No matter the industry or specialized task, it will always be someone’s job to ensure that cutting-edge developments pass every conceivable test before becoming publicly-available. While with LSU, it was up to Todd Shupe and his wood product testing lab to ensure that developments in the wood sciences sector met certain important standards before going to market. Given his immersion in the industry and his existing consulting wood science business, continued updates when it comes to practical uses of specially-treated wood still grabs his attention.
According to a November 2017 article from The Architect’s Newspaper, the applications of cross-laminated timber (CLT) could be expanding significantly in the coming years. The article states that CLT could eventually be used in mid-rise buildings as it grows from applications that are more commonly close to the ground, such as your typical residential two-story home. The article goes on to state that increased usage of CLT for new construction projects will be heavily based on the amount of work industry experts put into analyzing current construction codes. “With CLT, everything rotates like a rigid body under seismic stresses,” John van de Lindt, of Colorado State University, told The Architect’s Newspaper. “Panels do not deform enough to dissipate energy and suck load right into them,” he added.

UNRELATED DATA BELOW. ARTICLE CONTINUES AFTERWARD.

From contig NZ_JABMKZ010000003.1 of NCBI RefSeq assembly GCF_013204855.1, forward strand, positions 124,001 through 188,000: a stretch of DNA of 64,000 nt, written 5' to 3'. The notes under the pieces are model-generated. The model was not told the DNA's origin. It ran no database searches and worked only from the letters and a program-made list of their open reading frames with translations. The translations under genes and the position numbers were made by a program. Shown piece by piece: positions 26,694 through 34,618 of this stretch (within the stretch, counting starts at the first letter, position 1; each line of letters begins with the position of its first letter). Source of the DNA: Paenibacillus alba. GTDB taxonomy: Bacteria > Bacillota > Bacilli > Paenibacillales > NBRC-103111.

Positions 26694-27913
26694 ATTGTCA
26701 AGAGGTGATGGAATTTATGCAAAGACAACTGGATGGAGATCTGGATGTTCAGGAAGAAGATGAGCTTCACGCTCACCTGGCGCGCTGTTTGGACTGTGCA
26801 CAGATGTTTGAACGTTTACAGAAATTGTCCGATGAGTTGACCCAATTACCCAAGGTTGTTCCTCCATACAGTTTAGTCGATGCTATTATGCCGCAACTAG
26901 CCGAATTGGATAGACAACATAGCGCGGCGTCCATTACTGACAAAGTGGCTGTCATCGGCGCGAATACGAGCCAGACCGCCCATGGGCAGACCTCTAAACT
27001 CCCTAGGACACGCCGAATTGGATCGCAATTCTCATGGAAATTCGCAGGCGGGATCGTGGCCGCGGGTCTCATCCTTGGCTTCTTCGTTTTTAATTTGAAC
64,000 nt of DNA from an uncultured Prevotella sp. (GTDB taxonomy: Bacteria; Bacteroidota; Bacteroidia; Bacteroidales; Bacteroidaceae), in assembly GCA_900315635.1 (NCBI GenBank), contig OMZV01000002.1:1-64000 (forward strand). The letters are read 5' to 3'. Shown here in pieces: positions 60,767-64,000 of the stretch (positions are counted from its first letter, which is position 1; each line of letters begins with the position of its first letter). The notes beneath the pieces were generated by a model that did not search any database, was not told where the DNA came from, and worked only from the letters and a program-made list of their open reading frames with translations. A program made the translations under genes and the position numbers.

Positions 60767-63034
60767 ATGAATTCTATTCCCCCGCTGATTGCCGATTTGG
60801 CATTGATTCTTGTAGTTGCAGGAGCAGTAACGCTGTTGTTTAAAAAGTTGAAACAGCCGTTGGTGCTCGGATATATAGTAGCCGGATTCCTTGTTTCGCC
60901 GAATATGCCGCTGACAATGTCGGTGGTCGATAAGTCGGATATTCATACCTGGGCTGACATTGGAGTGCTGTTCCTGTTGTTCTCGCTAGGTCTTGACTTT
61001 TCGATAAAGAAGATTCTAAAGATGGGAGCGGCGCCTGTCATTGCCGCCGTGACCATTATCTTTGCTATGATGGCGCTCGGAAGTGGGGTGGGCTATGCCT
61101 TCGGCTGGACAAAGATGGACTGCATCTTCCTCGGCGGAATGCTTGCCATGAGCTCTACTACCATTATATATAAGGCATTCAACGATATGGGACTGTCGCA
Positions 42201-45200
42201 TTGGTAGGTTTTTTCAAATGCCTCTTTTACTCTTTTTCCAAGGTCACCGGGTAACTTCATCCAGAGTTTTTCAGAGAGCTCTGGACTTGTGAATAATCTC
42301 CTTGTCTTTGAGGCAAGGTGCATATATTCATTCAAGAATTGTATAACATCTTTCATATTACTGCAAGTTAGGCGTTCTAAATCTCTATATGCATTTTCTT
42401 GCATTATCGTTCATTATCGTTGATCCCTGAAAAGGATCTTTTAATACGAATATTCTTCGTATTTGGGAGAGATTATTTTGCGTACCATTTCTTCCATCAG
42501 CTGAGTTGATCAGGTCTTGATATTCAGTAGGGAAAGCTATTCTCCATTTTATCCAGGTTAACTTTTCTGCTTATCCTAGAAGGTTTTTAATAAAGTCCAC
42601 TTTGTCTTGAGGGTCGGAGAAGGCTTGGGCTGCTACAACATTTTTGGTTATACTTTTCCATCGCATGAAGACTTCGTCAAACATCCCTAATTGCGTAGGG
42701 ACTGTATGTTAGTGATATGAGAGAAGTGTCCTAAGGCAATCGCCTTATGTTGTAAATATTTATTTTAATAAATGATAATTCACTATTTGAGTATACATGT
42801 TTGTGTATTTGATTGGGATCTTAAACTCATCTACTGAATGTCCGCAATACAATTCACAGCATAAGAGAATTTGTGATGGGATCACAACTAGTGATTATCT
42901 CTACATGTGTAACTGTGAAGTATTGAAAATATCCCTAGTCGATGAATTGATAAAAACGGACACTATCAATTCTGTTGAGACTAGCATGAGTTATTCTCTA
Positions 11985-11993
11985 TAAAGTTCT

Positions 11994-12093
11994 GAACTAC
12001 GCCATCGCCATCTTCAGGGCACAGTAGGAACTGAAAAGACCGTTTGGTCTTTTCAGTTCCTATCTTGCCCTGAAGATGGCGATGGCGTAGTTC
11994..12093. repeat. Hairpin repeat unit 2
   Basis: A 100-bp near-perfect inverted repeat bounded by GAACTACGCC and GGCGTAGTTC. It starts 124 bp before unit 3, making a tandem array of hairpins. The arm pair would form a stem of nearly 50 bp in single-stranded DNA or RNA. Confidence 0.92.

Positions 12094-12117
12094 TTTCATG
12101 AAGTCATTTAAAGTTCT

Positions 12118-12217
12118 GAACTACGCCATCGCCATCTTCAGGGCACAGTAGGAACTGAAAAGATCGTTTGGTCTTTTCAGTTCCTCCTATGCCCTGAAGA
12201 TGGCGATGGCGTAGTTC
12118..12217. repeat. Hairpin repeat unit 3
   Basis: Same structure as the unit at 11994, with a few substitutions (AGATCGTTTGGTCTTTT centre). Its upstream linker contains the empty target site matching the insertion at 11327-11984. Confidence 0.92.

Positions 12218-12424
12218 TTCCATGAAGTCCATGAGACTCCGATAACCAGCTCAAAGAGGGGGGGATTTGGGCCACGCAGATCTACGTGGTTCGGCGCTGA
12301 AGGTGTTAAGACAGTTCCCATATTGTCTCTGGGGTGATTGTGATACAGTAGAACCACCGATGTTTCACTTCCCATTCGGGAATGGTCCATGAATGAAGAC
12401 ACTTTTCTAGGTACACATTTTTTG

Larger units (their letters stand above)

The construction of CLT requires the cutting of timber, accurate layout, adhesive application and then pressing the final product together. For Todd Shupe, LSU’s former quality manager of an EPAISO 17025-approval testing lab, it’s the adhesive aspect that has him the most interested. That’s because he and a team of four scientists would perform bond integrity tests on new or existing wood-based products. According to the article, the use of adhesives sometimes includes either melamine urea-formaldehyde resins or polyurethane; the former can hardened when exposed to heat while the latter will soften. Short of a structure fire, the way that builders know of this behavior is through the testing that Todd Shupe and company did at LSU.
During his 20-year research-and-development career, Shupe took much time to learn about the practical applications of wood science and the effects that some chemicals used during processing can have on the environment. It’s one of the reasons why he took further steps to learn about lean manufacturing, development of metal-free wood preservatives and ways to keep such items from ending up in landfills. Backing up his knowledge of the subject – and sincere interest in seeing Earth-friendly alternatives developed – include his bachelor’s degree in forestry, master’s degree in wood science and Ph.D. in wood science.